As the business of music makes the wobbly transition from unified collections of songs to individual tracks as the primary currency of recorded music, jazz continues to embrace the increasingly antiquated format of the album to great effect. Such is the case with trumpeter Tom Harrell's Light On, a bonafide collection of compositions and performances that are conspicuously unified, and an open challenge to the notion of "album as anachronism" in the digital age. This collection of songs was meant to be swallowed whole.
All the ingredients for a fine "album" are thereintricate but accessible melodies, potent and personal improvisations both individually and collectively, even Rudy Van Gelder, one of the prime architects of the art of the long player, whose touch on the faders brings together familiar sounds and textures that evoke the past, yet present music that is decidedly modern.
Harrell's playing is typically relaxed and confident, and that confidence and capability is also evident in his selection of sidemen. This group has just the right balance of musical personalities that function as a cohesive unit without sacrificing each musician's distinct identity.
All nine of the compositions heard here are Harrell's, each with memorable and infectious melodic hooks and satisfying harmonic structures. "Skylife," with it's subtle but assertive funky groove is probably the best example of how Harrell is able to create music that is simultaneously accessible and intricate. Tenor saxophonist Wayne Escoffrey delivers an arresting solo so typical of his stellar performances on every track, and Danny Grissett's touch on Fender Rhodes brings a warmth and blithe fluency that makes highly crafted lines go down easier than one might expect.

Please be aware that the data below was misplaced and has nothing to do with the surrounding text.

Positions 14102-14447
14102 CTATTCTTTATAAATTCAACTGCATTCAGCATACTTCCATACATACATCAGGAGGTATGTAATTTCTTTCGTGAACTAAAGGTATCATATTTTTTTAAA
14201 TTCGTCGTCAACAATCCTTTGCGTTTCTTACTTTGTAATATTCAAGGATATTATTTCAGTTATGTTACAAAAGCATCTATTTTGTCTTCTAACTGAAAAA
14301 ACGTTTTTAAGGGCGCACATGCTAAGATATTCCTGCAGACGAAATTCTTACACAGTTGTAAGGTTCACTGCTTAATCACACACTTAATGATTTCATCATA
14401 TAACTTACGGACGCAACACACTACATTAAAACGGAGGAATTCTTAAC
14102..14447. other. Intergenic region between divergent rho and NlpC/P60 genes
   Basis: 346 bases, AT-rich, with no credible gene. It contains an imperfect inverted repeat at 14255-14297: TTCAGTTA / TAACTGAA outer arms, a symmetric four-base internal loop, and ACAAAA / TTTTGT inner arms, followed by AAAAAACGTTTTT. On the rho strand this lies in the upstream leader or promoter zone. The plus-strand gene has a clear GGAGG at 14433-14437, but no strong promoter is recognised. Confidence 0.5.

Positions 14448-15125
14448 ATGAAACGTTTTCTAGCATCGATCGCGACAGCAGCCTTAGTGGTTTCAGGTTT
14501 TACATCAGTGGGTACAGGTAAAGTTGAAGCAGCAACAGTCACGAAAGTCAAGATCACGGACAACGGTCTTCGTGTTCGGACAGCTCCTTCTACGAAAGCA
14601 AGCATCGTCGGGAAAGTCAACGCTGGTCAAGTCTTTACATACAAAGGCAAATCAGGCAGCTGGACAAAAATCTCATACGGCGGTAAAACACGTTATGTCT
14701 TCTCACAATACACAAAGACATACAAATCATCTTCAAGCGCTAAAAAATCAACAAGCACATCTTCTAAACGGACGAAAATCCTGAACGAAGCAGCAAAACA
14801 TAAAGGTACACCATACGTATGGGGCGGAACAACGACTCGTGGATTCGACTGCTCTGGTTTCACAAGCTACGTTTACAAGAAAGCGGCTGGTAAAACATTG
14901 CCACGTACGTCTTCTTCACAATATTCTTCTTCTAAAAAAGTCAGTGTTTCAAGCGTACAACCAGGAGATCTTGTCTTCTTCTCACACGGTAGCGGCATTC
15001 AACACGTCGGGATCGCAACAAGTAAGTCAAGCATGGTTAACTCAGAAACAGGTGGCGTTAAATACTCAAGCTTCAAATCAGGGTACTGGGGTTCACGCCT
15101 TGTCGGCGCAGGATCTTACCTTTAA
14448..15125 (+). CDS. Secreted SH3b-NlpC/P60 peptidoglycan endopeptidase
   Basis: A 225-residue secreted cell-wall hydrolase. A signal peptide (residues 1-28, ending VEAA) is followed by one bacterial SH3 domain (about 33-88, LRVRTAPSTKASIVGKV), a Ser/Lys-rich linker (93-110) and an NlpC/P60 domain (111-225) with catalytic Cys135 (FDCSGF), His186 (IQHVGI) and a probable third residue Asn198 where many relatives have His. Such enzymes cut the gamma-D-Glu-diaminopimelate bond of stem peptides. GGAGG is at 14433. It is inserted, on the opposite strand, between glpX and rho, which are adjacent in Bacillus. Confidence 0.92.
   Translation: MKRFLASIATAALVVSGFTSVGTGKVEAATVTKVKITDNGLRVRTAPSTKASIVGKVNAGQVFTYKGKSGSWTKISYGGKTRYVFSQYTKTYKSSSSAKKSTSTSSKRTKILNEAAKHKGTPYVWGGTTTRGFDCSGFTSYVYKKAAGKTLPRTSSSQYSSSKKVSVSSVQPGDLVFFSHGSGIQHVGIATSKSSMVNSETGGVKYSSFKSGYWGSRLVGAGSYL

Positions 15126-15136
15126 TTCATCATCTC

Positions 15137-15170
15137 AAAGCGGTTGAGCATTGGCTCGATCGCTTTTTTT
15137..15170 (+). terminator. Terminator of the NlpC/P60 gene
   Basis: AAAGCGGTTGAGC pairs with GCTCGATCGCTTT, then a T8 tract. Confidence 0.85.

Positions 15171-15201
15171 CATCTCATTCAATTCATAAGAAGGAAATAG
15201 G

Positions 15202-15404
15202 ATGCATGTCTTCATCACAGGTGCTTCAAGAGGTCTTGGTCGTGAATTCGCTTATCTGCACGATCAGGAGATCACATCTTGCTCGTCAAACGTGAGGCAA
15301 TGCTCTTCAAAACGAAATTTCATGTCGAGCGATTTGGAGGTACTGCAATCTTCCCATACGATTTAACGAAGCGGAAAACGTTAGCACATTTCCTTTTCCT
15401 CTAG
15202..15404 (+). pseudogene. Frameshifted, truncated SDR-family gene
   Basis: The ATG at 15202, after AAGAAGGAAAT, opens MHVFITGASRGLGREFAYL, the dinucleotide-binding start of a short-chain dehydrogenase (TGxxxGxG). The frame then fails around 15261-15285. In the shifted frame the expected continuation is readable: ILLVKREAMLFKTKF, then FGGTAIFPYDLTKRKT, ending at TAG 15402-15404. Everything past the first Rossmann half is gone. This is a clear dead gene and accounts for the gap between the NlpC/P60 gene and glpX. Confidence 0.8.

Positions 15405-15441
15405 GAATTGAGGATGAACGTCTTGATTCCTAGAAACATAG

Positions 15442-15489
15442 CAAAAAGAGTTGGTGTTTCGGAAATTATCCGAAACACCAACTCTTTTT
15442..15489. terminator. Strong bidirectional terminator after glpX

Indeed, Escoffrey consistently attracts the most attention. His dense and plaintive phrasing contrasts effectively with Harrell's soft spoken interjections and pleasing tone. The saxophonist's dizzying work on both takes of "Va, the wry wit and virtuosity on tracks like "Contrary Mary," the up-tempo "Gronk" and "Blue Caribe" reveals an arresting, inventive voice of considerable skill and emotional depth, delivering provocative and complex lines with a highly distinctive flavor.
"Nights at Catalonia" evokes the exoticism of a Horace Silver composition and presents Harrell's sound at its best, with a typically sparse and introverted exploration that deepens the mystery hidden in the subtle rhythmic pulse so ably created by drummer Johnathan Blake and bassist Ugonna Okegwo. "Bad Stuff" presents that rhythm section unleashed, as the quintet engages in a spirited, swinging romp.
Light On is among the rarest of jazz releases that is sure to please the casual listener as well as the hardcore aficionado. Both will be swept up in the intensity and precision of the performances, and both will walk away humming the same melodies that linger stubbornly in memory and stick to the ribs. This is music that invites the listener along for the ride and rewards those who take the trouble to climb aboard. Like the very best of jazz, Harrell's quintet seeks to communicate and illuminate, and succeeds handsomely in doing both.
Va; Sky Life; Contrary Mary; Fountain; Nights at Catalonia; The Gronk; Architect of Time; Bad Stuff; Blue Caribe; Va (reprise).
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